Arizona ranks 46th among all states and the District of Columbia on issues that impact the quality of life for children: health, education, economic status, and family/community life. In other words, we’re fifth-worst in the nation.
The rankings, developed by the Annie E. Casey Foundation, are striking considering the lengths that our Legislature and Governor go to to “protect” fetuses/unborn children.
As many Arizona children prepare to go back to schools with structural damage, outdated textbooks, or are prone to flooding when it rains (like my son’s school in central Scottsdale), a new law is scheduled to take place that supporters say protects unborn babies. The law prohibits abortions after 20 weeks of pregnancy (some say it’s actually 18), including pregnancies that will likely result in neonatal death due to genetic deformities. Examples include anencephaly (incomplete brains), or undeveloped organs including the heart, lungs, kidneys, etc., that leave a baby incompatible with life.
Kids who are months or years out of the womb don’t warrant as much concern from our Legislature, however, which has slashed Medicaid funding and froze Kids’ Care for almost three years before letting a few more kids get covered.
On the healthcare front, Arizona has actually lowered the number of children without health insurance, but these numbers are still way above the national average. “Only” 13% of our children lack health insurance, down from 16% last year. (The national average of uninsured children is 8%.) Nationally, we rank at 36th in providing healthcare services to children who have already been born.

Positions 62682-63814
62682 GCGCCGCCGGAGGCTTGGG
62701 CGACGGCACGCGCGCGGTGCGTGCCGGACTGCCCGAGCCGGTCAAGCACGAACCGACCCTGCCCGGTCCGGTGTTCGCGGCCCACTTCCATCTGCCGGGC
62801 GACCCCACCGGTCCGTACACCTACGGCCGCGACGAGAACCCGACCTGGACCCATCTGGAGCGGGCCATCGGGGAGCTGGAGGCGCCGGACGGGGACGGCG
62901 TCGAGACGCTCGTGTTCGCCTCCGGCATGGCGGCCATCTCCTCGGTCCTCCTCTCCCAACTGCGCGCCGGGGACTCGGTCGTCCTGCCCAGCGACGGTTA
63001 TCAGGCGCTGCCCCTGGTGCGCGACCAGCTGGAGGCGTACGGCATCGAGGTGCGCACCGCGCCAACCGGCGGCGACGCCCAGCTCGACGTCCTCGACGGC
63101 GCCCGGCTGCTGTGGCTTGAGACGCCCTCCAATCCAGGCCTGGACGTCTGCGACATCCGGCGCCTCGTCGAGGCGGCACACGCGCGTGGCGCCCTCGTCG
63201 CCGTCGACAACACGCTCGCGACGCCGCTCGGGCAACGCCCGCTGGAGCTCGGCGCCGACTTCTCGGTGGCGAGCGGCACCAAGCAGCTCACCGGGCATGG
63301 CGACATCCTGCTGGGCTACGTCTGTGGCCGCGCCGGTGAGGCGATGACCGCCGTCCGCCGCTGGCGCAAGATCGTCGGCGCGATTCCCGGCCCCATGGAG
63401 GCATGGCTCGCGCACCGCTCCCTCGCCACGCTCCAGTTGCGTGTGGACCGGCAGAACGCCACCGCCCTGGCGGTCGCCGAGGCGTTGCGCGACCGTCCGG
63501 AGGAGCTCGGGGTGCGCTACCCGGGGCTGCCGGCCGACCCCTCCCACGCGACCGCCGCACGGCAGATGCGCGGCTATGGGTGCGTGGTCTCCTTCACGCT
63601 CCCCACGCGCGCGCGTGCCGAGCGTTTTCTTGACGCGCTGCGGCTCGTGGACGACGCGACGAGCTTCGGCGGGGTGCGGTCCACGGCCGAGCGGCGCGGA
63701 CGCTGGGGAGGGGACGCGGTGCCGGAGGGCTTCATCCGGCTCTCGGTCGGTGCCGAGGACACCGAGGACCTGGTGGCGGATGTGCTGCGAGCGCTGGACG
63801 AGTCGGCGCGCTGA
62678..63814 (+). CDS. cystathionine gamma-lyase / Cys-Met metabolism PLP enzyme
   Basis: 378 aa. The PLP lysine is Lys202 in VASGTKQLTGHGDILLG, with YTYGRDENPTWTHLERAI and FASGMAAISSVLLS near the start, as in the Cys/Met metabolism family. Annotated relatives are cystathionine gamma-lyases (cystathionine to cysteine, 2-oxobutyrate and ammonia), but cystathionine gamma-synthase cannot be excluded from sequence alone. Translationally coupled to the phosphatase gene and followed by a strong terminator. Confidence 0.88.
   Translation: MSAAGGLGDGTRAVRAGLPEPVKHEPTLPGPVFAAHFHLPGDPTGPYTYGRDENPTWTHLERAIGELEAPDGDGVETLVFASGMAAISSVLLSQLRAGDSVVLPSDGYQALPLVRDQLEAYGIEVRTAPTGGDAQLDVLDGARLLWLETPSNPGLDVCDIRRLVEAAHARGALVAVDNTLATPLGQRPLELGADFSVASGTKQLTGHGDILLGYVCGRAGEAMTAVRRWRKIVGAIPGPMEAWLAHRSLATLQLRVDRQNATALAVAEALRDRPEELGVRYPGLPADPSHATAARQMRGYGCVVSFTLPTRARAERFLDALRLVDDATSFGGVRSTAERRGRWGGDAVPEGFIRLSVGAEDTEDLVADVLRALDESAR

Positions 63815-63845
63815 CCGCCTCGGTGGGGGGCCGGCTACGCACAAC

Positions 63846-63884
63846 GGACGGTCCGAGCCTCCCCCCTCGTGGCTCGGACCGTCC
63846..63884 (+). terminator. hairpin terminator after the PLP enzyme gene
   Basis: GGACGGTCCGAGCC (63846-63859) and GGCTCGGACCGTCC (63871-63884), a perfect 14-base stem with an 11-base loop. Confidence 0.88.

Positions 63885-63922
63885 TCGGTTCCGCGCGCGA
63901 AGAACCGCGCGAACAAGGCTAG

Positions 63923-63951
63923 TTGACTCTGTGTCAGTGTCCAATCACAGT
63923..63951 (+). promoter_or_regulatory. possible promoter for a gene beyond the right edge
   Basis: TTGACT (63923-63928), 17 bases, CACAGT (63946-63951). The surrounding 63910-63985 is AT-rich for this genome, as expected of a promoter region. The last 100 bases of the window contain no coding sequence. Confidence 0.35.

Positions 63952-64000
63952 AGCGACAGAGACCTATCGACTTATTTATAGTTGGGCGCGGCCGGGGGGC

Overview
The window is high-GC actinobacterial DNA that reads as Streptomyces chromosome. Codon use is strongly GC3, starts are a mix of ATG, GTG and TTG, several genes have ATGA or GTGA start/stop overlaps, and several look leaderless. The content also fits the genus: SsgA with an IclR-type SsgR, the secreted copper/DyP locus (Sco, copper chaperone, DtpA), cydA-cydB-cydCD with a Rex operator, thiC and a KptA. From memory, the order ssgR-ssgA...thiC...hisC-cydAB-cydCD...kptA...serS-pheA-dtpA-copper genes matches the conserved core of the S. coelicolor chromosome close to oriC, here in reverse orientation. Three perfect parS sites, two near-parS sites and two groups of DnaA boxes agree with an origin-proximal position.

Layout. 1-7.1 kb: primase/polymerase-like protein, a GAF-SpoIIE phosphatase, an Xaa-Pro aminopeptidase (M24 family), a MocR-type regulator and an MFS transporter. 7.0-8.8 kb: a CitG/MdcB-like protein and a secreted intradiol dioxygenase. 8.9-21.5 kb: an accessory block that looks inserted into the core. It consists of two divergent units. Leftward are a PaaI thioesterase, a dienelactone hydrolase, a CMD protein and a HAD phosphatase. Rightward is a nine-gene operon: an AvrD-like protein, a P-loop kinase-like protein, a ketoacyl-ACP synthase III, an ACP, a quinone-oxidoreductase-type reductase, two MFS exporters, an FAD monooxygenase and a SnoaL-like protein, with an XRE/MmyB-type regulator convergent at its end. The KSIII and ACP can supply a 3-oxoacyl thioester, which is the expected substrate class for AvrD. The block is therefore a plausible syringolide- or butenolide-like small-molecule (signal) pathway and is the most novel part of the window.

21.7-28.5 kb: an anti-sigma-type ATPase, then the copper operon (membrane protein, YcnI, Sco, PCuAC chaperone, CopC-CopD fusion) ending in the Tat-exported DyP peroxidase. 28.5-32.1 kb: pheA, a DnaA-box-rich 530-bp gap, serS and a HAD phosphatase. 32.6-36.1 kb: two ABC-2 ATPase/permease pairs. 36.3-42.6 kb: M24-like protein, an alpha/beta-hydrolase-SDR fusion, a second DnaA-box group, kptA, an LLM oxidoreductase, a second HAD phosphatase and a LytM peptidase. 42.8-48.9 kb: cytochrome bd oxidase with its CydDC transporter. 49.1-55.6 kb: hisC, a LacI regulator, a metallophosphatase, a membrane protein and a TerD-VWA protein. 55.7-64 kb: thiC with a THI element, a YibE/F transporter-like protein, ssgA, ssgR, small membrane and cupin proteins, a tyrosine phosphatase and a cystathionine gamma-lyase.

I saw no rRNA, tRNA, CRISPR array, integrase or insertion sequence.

We’re not doing so well in preventing low birthweight–more than 7% of babies born in the state weigh less than five pounds.
What would help improve these dismal statistics? Well, as much as I know it’s unpopular among many Examiner readers, near-universal health care in the form of the Affordable Care Act (ACA, or “Obamacare”) is a good start. The ACA will end this practice of denying insurance or refusing to cover pre-existing conditions (this is already in effect for children). It will also subsidize families earning up to four times the poverty level so that they can buy insurance. As many as one million Arizonans who can’t get health insurance will be able to afford and /or qualify for it under the ACA if it survives.
“Historically, the state has focused on low spending for health and human services and education. So, we started at a place where kids were vulnerable and then added the recession,” says Dana Naimark, President and CEO of the Children’s Action Alliance, told the Arizona Republic. Uninsured kids, Naimark notes, are more likely to develop chronic illnesses–just like uninsured adults.
Healthy parents are also key to healthy children. Despite leading the mostly unsuccessful challenge to the Affordable Care Act, Governor Brewer has allowed the state to participate in the Pre-Existing Condition Plan, an ACA-funded program that insures adults who are deemed uninsurable by the market can join a state-run insurance pool and buy coverage that can run as high as $688 per month.
The state has taken in about $111 million in Obamacare funds to provide services such as a health insurance information exchange, a nurse home visiting program for at-risk families with young children, school-based healthcare centers, and more.
In addition, just under 60,000 young adults in Arizona were able to join their parents’ health insurance plans since Obamacare was passed. The biggest health insurance decision the state now faces is whether to accept the Medicaid expansion funds from the federal government and put up a modest amount of matching funds after three years.
As I’ve said before, it seems that our representatives in Phoenix and in Washington have no problem accepting government-supplied healthcare for themselves. The rest of us, though, don’t get to share this privilege.